For reasons that were thought perfectly appropriate and correct at the time, imperial Pacific history depicted indigenous societies as fundamentally weak, flawed, and degenerate. In postcolonial history, indigenous societies are more likely to be strong, resilient, adaptable, and vibrant. The underlying reason for the contrast is the fundamental shift in explanatory paradigm from nature to culture and the associated reevaluation of the relative merits of Western and non-Western cultures. The result is that imperial values have been inverted. Today’s Pacific historians operate in an ideological environment that tends to privilege the idea of indigenous societies. Notions of indigenous culture and custom have been reified.
Chapter 1 argued the case for a twentieth-century reconceptualizing of Pacific nature in the form of the ideal tropical island. Something similar has happened to the idea of Pacific culture. Both the generality and the specificity of indigenous Pacific culture have commonly been re-ennobled. At its extreme level, perhaps more in the realms of journalism and political rhetoric than academic history, is the claim that Pacific islanders, and indigenous peoples elsewhere, have culture, whereas many Westerners, especially in “newer” countries such as Australia and New Zealand, do not. More commonly, islanders are attributed characteristics commonly thought to be lacking in Western society. They are spiritual rather than materialistic; holistic rather than analytical; sharing, caring, communal, and inherently democratic rather than individualistic and self-interested. They are deemed to embody pre-industrial ideals such as honesty and self-sufficiency, as opposed to corrupting values of urban modernity, and they have a closer affinity with nature. There exists a late-twentieth-century version of the noble savage.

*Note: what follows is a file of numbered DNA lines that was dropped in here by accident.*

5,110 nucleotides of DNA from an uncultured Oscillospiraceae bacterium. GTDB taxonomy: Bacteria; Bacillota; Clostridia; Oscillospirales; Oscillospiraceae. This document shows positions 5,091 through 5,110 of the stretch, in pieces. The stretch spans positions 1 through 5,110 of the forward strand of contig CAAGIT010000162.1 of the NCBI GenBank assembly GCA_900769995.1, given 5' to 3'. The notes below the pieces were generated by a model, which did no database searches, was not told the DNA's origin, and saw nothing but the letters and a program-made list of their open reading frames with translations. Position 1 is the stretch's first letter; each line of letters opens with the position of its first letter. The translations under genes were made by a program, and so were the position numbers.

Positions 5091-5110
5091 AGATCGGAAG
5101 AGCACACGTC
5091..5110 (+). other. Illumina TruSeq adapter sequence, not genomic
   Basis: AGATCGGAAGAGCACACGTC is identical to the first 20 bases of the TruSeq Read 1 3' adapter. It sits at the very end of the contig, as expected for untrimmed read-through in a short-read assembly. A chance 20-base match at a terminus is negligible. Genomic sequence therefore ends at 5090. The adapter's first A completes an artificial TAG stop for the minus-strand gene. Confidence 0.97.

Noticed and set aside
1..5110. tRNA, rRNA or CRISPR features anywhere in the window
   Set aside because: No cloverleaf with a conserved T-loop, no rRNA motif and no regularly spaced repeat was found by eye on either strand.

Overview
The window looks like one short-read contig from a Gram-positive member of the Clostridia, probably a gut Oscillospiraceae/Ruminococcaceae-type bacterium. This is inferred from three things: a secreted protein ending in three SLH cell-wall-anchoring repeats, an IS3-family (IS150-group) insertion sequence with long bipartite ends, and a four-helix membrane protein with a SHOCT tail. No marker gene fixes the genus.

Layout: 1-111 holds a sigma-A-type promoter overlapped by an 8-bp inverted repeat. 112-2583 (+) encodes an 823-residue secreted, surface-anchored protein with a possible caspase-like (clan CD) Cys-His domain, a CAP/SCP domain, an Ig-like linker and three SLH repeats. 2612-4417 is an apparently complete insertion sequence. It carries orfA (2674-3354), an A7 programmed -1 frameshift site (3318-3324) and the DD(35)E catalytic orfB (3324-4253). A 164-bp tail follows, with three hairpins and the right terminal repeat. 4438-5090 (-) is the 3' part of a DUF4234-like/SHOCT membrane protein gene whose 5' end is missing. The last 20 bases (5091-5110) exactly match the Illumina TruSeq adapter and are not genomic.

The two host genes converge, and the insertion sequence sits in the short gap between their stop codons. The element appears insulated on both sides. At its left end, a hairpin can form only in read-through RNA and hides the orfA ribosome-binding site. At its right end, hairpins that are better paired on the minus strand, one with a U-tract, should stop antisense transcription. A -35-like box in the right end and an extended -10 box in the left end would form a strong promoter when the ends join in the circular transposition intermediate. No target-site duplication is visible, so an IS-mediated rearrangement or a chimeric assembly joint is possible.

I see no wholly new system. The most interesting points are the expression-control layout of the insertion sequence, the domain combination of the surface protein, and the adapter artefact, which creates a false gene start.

Of course such idealizing and privileging of indigenous societies have been recurrent themes in Western thought over the past thousand or more years. The current postcolonial version is a natural and necessary reaction to now outmoded imperial views and colonial practices. Just as imperial history attempted to disempower islanders, postcolonial history is an attempt to reverse that process. It positively supports attempts to improve identity and life for peoples who have been colonized and marginalized. But it does create an environment in which historians sometimes have difficulty depicting multidimensional aspects of indigenous culture in colonial/postcolonial encounter. Criticism or what might be construed as negative comment about island societies tends to be avoided. The idea that island societies, like societies everywhere, may be riven with internal conflicts and contradictions and engage in reprehensible practices is not commonly expressed, by either insiders or outsiders. If such critical comment is made, it is more often than not explained as a consequence of colonialism.
SOURCE: Nature, Culture, and History: The “Knowing” of Oceania, by K. R. Howe (U. Hawai‘i Press, 2000), pp. 70-71